- Coronavirus inflammatory syndrome in children is causing heart and kidney failure, New York City Health Commissioner Dr. Oxiris Barbot said Monday.
- Pediatricians and health officials have seen "laboratory signs of inflammation and a single or multiorgan indication of failure.
- Early in the outbreak, researchers and infectious disease experts said the virus appeared to be sparing children while hitting the elderly and those with underlying health conditions particularly hard.
Coronavirus inflammatory syndrome in children is causing heart and kidney failure, New York City's top health official said Monday.
"This is something that is incredibly concerning," Health Commissioner Dr. Oxiris Barbot said at a news briefing. Pediatricians and health officials have seen "laboratory signs of inflammation and a single or multiorgan indication of failure. Meaning that your kidneys are not working, they're going into shock, your heart is giving out."
Early in the outbreak, researchers and infectious disease experts said the virus appeared to be sparing children while hitting the elderly and those with underlying health conditions particularly hard.
Since then, researchers have discovered that children do get it and can die from it, even without underlying conditions that tend to worsen symptoms. Most kids report mild respiratory symptoms, namely fever, dry cough and fatigue. However, some children can become seriously ill, developing an inflammatory syndrome similar to Kawasaki disease.
Most of the kids who have developed the inflammatory syndrome are between 5 and 9 years old, Barbot said.
The inflammatory disease is similar to Kawasaki disease, an illness that is most common in young children and causes high fever and swelling in blood vessels. Children may also develop a rash and experience abdominal pain and vomiting.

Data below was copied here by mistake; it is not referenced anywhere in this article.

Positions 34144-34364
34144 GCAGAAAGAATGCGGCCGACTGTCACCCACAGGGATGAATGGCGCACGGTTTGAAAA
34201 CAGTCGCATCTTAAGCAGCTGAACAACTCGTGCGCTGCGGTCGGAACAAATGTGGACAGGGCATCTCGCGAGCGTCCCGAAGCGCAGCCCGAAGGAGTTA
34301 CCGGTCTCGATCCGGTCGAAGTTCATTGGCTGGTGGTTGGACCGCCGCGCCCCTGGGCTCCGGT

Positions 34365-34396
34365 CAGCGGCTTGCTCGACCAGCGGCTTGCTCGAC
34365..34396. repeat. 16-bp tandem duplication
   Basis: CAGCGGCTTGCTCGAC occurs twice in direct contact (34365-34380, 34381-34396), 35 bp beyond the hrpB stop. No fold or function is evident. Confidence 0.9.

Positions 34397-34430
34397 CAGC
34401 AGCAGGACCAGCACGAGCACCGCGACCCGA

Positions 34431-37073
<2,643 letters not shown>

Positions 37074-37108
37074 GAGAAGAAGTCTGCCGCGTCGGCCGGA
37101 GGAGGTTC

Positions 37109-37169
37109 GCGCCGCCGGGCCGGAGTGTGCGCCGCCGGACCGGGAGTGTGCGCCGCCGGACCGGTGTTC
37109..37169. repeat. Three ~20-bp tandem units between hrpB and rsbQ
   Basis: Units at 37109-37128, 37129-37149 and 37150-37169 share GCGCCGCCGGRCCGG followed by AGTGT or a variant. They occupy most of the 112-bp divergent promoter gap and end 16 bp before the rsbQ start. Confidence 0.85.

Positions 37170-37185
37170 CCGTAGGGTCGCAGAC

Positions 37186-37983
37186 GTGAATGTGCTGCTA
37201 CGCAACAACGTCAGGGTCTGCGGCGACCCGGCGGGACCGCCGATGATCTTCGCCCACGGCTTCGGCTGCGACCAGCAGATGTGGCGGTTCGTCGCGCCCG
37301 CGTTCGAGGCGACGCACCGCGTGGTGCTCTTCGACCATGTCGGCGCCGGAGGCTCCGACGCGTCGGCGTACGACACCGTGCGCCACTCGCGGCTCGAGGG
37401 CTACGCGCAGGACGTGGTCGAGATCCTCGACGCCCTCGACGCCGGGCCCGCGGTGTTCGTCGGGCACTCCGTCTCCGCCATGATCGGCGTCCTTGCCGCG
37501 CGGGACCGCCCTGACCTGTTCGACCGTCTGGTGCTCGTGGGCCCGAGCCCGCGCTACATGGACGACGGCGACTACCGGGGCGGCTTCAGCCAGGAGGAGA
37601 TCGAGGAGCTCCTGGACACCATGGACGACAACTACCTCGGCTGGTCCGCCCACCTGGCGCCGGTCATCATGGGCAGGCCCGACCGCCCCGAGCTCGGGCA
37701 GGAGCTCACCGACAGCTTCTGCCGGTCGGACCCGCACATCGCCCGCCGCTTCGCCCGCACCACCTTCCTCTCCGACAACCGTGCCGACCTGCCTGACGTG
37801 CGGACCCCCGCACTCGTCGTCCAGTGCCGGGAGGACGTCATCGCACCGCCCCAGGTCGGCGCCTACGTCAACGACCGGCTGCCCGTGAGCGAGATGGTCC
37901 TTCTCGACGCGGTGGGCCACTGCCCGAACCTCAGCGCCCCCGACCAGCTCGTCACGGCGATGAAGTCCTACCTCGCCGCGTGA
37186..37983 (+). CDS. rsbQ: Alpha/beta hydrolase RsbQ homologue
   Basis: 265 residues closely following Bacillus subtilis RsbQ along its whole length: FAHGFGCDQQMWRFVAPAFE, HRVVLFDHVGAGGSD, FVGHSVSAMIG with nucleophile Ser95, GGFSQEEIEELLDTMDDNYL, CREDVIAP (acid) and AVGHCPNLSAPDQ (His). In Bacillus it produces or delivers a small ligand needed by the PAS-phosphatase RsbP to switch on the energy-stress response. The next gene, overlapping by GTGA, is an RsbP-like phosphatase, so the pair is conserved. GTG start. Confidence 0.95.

However, Barbot said while this syndrome is Kawasaki-like, "It's really beyond that. We're calling it pediatric multisystem inflammatory syndrome."
She said the term is a "descriptive diagnosis" and health officials are still "learning about the way in which Covid-19 is affecting children."
Prevention and early diagnosis are the most important factors in treating it, according to Barbot.
She urged parents to get their children tested for Covid-19 antibodies if they otherwise test negative for the virus but have symptoms of Kawasaki disease, which includes a persistent and high fever, rash, sore throat and swollen hands or feet. Doctors are seeing the new inflammatory syndrome crop up after a child recovers from the coronavirus, she said.
"If you find it early and you treat it early, the long-term consequences for children are pretty negligible," she said.
Last week, New York Gov. Andrew Cuomo said the state is investigating how Covid-19 impacts children after a 5-year-old boy in New York City died from coronavirus-related complications.
The state is investigating at least 85 reported cases in the state of children falling severely ill with symptoms similar to Kawasaki disease, Cuomo said Sunday. At least three children have died from it and two other kids' deaths were under investigation as of Sunday, he said.
"This is every parent's nightmare, right? That your child may actually be affected by this virus. But it's something that we have to consider seriously now," Cuomo previously said.
New York City mayor Bill de Blasio also said last week that health officials have identified at least 15 pediatric cases of the inflammatory disease. Four of the patients tested positive for Covid-19 while 11 tested negative, and six had antibodies for the virus.
New York State and the city plan to continue their research on the illness. "As the science emerges, if our guidance needs to adapt, we will certainly adapt it but for right now, continue with face coverings, remaining indoors as much as possible and not delaying seeking care," Barbot said.